Screenwriters Kenya Barris and Tracy Oliver know how to get the party started and keep it lively.
"We believe that politics is the way you live your life, not who you support. It's not in terms of rallies or speeches or political programs. It is in terms of images and in terms of transforming people's lives."
That was Abbie Hoffman, the notorious Yippie, expressing his dedication to politics as "total theater" in 1968. He was just over 30 then, and never to be trusted, which is exactly what so many people found galvanizing about this gregarious, frizzy-haired prankster.
In the great 1960s clash of generational values, Hoffman believed that his side would prevail because it had better symbols. As he framed it, the comedic/dramatic faceoff was between peace, love and freedom on one hand, and war, repression and oppression on the other. When you look at it in those terms, it's hard to argue with him.
Through the kaleidoscopic prism of Brett Morgen's uproarious "Chicago 10," a zippy mixture of documentary footage and motion-capture animation, we see how the confrontations between police and protesters at the 1968 Democratic National Convention played out as political theater. What began as slapstick comedy in Grant Park quickly turned into heavy drama when billy clubs and tear gas canisters started flying. All the while, the demonstrators chanted: "The whole world's watching!"
The whole world was. Hoffman and cohorts were charged with conspiracy and incitement for their roles in the convention protests. They became renowned as the Chicago Seven -- later the Chicago Eight, when Black Panther leader Bobby Seale was added to the list of accused, then back to the Chicago Seven again when Seale's case was tried separately. (The 10 of the film's title includes the defense attorneys, who were charged with contempt of court.) During the trial, the defendants turned Judge Julius Hoffman's kangaroo courtroom into the stage for a wild farce, complete with kisses, costumes and paper airplanes. Guest-star witnesses included Norman Mailer and Allen Ginsburg.
"Our role in the court was to destroy [the judge's] authority," Hoffman explained (he preferred to be called "Abbie"). Now that's theater. And cinema. When the scruffy band of radical improvisers are met with barrages of flashbulbs, they are amused and aghast at their own celebrity: "It's 'La Dolce Vita'!"
At some point in the preparations for the protests, the organizers (if that's not too strong a word) said they realized that they wouldn't have to do a thing to make their points -- that the mere presence of so many anti-establishment civil-disobedients in Chicago would prompt a reaction from the authorities (quite possibly a violent one) that would reveal the truth to the world. When CBS anchor Walter Cronkite, known as "the most respected man in America," announced on television that the Democratic National Convention was convening in what was, in effect, "a police state," well, that's the way it was.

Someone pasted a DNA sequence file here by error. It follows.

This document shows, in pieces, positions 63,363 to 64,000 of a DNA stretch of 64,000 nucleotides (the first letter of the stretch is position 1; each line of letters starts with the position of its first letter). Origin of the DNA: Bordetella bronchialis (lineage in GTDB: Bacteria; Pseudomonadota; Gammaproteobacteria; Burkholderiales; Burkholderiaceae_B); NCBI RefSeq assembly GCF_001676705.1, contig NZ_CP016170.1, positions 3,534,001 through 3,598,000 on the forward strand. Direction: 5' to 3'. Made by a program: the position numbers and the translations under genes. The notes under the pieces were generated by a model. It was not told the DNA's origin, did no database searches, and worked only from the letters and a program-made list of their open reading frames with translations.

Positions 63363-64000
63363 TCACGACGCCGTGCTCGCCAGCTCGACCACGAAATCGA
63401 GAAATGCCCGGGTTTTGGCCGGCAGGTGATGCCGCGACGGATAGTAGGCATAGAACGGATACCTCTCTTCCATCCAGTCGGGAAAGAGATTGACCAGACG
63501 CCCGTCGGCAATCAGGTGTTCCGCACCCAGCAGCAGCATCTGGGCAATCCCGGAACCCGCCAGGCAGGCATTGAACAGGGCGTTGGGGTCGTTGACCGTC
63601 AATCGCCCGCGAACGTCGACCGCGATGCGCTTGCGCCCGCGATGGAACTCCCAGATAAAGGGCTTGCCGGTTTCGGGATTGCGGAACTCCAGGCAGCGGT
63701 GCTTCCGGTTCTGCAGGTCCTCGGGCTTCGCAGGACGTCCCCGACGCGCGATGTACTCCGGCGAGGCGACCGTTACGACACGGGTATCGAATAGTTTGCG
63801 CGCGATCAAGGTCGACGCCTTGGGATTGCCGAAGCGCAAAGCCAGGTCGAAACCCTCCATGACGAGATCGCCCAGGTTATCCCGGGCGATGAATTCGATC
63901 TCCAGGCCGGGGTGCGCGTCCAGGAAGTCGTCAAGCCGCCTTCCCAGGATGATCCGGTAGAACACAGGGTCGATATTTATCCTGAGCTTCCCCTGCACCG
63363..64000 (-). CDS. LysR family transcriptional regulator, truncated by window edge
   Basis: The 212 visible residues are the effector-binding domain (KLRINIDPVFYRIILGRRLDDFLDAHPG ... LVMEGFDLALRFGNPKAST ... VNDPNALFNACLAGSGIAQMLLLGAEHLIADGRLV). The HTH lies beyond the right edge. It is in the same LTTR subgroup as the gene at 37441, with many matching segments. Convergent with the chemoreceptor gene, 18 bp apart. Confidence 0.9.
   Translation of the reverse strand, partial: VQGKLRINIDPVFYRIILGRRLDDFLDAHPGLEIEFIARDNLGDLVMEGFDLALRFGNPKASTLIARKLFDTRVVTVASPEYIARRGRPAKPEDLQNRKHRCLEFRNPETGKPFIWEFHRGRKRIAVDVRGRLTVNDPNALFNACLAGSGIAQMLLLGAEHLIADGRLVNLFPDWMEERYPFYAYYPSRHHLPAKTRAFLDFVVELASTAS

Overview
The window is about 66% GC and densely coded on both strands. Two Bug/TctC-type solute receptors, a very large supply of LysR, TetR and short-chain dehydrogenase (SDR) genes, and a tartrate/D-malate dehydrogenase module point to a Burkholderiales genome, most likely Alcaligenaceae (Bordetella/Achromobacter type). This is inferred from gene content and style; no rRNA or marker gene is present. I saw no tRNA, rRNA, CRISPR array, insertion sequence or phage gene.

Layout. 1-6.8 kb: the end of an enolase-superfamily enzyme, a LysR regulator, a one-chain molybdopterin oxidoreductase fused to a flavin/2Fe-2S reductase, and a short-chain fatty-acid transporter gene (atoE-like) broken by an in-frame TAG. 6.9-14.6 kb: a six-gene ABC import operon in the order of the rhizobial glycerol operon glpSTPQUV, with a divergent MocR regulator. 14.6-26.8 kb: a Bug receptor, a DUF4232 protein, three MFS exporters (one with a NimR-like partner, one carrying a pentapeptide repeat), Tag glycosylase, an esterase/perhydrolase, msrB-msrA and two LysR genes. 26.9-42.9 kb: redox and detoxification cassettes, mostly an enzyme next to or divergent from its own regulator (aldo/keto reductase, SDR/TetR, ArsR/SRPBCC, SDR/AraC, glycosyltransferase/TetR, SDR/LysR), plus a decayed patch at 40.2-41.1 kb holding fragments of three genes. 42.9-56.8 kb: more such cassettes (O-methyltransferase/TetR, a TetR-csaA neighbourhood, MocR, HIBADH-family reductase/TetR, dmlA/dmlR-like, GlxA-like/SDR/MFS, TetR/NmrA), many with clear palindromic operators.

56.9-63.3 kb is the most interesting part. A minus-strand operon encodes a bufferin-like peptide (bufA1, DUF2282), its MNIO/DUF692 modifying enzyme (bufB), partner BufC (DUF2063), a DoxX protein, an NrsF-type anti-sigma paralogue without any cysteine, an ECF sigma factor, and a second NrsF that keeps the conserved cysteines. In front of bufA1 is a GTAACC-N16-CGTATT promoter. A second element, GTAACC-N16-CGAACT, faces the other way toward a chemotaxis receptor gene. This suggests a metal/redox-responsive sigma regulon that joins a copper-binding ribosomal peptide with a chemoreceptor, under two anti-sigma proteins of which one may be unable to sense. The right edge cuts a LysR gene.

All these incidents are packed into Morgen's film, which bursts with Yippie-ish irreverence and political fervor. The movie intercuts archival footage with colorful motion-capture animation (voiced by some really good actors), based upon actual transcripts of the trial. These play, quite intentionally, like countercultural Looney Tunes, with Hoffman the Younger as the Tasmanian Devil and Hoffman the Elder as Elmer Fudd. Whether appearing as himself in film clips, or in Hank Azaria's animated incarnation, Abbie is definitely the star of the picture.
The irreverent attitude of "Chicago 10" is in synch with the times it portrays. Giddy, funny and sometimes nightmarishly absurd, it's an apple-cart-upsetting performance piece shot through with blasting music from Eminem, the Beastie Boys and Rage Against the Machine. As an activist documentary with a contemporary agenda, it doesn't pretend to be "objective" (whatever that means), but to find inspiration in the passion and irreverence of its heroes.
Through the prism of this movie we can see how Hoffman's satirical brand of "political theater," a concept he did not invent but adeptly exploited, may have seemed both cynical and naive at the time, but was keenly perceptive, even prescient. In the decades since, the political manipulation of symbols and images -- the spectacle of the terrorist attacks on the Twin Towers, or the awkwardly staged toppling of Saddam Hussein's statue in Baghdad, for example -- illustrate precisely what he was talking about, though on a scale and level of deadly sophistication he may never have imagined.
In a key but fleeting image, a documentary camera catches an old man on his way to the convention. He wears a light suit and a quaint straw Humphrey hat, already a walking symbol of the outmoded party politics that the 1968 demonstrations rendered instantly irrelevant. The passing of his moment is indelibly captured in a few seconds of film, a testimonial to what a long, strange trip it's been.
Jim Emerson is the editor of rogerebert.com.